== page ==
Interested in Contributing? Read this
Scammers use phishing and other types of social engineering to try to trick users into sharing personal information. Apple users have been hit with yet another wave of such phishing scam. The fraudulent “Welcome to iCloud Mail” emails target naive users into divulging their Apple account ID and banking details.
The feigned email, that looks deceptively official, states that Apple has been unable to confirm account information and that the account has been suspended. This is accompanied by a link to a supposed login page. This is much similar to the attack almost 6 months back, when users received mails that claimed their account was blocked.
The site prompts the user to login with their Apple ID and password. However, the process continues further, asking for additional details like credit card details and home address. Once the user provides all details, the fraudulent site redirects to the legitimate company site.
Once an attacker is equipped with all the details it is possible for them to:
- Extract more details with full access to the target’s account.
- Perform transactions from the target’s Apple account. The financial information supplied is enough to buy products and services or make fraudulent purchases.
- Possibly attempt to steal identity.
The repercussions are dire indeed. The target’s account can be used to further the scamming process by sending scam messages. Personal data backed up on cloud, like photos, are open for access.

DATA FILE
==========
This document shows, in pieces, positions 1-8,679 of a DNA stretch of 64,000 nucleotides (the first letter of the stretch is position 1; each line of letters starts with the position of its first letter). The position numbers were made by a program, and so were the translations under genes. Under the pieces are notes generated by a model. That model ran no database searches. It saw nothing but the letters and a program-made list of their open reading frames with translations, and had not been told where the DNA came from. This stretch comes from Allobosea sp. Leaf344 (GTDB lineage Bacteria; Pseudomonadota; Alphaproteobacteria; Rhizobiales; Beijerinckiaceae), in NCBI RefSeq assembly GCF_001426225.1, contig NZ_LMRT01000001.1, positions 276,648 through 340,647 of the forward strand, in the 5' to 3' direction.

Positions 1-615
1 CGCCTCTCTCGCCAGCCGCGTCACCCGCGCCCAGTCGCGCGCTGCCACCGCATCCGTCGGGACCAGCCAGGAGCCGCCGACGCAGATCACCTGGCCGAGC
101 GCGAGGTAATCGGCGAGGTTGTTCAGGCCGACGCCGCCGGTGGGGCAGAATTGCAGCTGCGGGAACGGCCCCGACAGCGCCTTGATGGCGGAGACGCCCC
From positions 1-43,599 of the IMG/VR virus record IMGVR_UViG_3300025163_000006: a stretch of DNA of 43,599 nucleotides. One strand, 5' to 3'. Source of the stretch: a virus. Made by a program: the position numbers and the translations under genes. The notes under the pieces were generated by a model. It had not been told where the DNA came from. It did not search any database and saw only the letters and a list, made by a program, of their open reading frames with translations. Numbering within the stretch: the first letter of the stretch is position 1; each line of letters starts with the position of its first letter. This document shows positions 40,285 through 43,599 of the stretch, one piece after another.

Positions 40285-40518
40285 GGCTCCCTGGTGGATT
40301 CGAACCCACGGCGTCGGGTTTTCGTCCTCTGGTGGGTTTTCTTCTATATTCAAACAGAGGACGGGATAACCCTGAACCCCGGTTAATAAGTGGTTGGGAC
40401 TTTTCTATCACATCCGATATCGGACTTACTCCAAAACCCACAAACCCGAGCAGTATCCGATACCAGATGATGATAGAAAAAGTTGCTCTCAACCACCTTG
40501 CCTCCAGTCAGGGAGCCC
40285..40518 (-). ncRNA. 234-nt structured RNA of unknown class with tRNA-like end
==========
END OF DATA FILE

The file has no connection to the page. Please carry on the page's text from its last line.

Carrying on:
Therefore, it is necessary to be on your guard and look out for any such scams. Apple encourages its users to identify and report any instance of phishing mails or suspicious messages.
Some handy tips include checking the URL of a site or the sender address of a email that demands user information. Most often, the URL or mail ID looks fishy and does not match with the company.
Hence, to avoid falling victim to such nuances, refrain from sharing account information over emails, messages or attached links. Apple urges users to turn on two-factor authentication for the Apple ID. This ensures that simply having the ID and password isn’t enough to access your account.
It is clear that such attacks are nowhere near their ebbing point. It is important, therefore, to advocate user awareness to protect sensitive data from malicious attacks.